Statoil’s Arctic oil-terminal neighbors unique bird cliffs
Eco-groups in Norway fear oil-tankers will run aground and destroy Gjesværstappan, one of Northern Norway’s largest bird rocks that are located a few kilometers from Statoil’s new oil-terminal at North Cape.
“Increased tanker traffic to the shoreline increases the risk of accidents,” says Lars Haltbrekken, head of Naturvernforbundet, Norway’s branch of Friends of the Earth.
Interviewed by Nordlys, Haltbrekken argues that the oil in Statoil’s Skrugard field in the Barents Sea should be left where it is without being exploited.
“Supporters of oil-exploration in the north say tanker transport is a bigger problem that drilling itself, but this case shows that oil drilling lead to increased shipping, says Lars Haltbrekken.
It was Tuesday Norway’s oil major Statoil unveiled its development concept for the Skrugard and Havis discoveries in the Barents Sea that will involve a floating production unit with a pipeline to an onshore processing terminal. The terminal will be built at Veidnes near world-famous tourist destination North Cape.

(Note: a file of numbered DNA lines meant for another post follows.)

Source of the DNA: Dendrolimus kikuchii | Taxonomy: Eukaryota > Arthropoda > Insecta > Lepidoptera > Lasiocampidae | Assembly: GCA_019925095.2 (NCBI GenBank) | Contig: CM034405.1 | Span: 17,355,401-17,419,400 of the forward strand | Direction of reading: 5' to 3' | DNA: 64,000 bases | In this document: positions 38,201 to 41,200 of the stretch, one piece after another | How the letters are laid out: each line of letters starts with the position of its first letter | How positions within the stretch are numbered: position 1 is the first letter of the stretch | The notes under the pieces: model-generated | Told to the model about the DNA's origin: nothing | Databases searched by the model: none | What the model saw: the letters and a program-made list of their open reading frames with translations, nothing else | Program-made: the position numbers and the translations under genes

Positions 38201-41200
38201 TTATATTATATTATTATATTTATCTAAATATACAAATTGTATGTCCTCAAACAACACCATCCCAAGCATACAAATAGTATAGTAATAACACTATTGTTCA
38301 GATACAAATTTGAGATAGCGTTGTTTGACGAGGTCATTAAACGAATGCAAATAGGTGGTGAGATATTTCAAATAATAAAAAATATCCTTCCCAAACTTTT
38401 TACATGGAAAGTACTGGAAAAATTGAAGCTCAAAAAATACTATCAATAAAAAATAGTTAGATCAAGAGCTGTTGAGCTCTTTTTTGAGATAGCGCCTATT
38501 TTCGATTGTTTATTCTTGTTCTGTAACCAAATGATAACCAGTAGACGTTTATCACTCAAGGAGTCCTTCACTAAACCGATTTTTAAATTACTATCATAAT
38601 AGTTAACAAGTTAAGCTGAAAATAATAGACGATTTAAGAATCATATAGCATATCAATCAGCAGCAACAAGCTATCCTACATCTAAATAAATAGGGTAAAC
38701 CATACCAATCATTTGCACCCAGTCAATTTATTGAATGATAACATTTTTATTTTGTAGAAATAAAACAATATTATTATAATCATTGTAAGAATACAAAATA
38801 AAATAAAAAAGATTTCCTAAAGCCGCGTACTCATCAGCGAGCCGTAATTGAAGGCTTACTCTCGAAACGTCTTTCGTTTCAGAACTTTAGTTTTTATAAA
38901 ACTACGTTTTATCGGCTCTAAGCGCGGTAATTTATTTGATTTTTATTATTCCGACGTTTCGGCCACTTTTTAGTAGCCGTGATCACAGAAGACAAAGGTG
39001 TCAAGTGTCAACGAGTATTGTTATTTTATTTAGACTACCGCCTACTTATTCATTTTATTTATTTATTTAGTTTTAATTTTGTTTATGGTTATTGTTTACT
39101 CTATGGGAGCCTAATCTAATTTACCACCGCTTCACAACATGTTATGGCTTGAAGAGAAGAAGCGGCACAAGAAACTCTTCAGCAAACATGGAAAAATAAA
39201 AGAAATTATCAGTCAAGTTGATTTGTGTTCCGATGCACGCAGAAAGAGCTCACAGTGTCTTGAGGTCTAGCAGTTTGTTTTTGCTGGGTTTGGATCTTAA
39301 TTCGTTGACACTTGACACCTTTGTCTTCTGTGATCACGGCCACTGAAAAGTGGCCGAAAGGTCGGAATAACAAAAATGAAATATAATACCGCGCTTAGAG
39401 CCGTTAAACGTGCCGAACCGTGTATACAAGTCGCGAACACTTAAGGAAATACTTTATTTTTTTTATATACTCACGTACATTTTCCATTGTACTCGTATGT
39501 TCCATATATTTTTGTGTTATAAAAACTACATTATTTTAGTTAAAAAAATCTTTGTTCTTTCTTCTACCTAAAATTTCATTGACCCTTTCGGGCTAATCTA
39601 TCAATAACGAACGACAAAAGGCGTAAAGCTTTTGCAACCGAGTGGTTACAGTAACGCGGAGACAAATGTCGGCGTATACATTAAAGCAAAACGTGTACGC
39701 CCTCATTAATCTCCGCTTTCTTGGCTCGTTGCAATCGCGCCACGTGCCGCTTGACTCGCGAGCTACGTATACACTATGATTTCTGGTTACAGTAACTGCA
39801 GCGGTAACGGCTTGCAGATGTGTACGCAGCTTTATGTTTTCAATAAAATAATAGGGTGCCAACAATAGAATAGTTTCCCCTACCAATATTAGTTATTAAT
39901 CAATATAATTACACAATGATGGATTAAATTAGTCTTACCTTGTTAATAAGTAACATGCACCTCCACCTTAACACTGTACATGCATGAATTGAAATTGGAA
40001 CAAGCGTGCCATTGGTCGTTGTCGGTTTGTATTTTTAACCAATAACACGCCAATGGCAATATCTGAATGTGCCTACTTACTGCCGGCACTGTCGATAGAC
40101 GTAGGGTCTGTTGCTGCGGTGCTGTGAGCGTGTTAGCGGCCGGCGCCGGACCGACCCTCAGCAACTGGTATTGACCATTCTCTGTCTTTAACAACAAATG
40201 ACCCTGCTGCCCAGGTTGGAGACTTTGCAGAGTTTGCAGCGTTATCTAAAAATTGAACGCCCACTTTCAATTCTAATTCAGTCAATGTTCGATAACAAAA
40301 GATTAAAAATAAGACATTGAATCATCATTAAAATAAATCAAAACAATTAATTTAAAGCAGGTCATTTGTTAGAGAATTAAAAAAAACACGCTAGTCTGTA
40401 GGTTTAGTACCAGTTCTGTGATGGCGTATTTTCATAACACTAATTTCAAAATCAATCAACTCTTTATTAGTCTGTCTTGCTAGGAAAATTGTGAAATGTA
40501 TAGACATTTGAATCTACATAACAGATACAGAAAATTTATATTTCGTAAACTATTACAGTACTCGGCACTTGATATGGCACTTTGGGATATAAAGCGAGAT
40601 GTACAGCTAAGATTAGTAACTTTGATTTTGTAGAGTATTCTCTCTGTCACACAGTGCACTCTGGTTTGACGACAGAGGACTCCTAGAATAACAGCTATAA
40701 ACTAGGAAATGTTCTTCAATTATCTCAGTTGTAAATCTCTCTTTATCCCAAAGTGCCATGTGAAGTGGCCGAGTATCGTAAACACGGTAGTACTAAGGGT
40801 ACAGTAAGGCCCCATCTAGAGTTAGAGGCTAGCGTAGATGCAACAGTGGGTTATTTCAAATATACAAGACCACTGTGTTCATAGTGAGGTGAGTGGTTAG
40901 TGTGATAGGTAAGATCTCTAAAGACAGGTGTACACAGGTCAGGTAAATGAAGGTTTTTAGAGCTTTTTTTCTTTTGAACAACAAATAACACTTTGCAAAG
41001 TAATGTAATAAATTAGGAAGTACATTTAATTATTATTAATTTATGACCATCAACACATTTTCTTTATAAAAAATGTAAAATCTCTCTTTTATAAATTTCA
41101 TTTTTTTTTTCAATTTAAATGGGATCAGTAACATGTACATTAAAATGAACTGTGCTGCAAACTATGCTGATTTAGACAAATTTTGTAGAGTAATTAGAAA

The 280-kilometer pipeline will pass just east of Gjesværstappan, one of the most spectacular bird cliffs on the coast of Finnmark. Birds that are nesting on the cliffs includes kittiwakes, cormorants, shags, guillemots, puffins and white-tailed eagles.
The Bellona Foundation says Statoil completely ignores the fragile bird colonies when constructing an oil terminal in this area.
“These bird cliffs are core area for kittiwakes, guillemots and puffins. An oil accident here could lead to disastrous consequences for the bird populations,” says Frederic Hauge with the Bellona environmental group to BarentsObserver.
“We can’t see that the current emergency response plans are good enough to handle possible oil accidents. This is an area extremely exposed to harsh Arctic climate,” says Frederic Hauge. He hopes the Ministry of Environment will stop Statoil’s oil-terminal plan.
Gjesværstappan consists of three small islands that rise from 92 meters to 283 meters above sea level. The cliffs have been designated nature reserve since 1983.
Production start-up for the Skrugard and Havis oil fields is targeted in 2018 and output projected at around 200,000 barrels of oil equivalent per day, Statoil informs.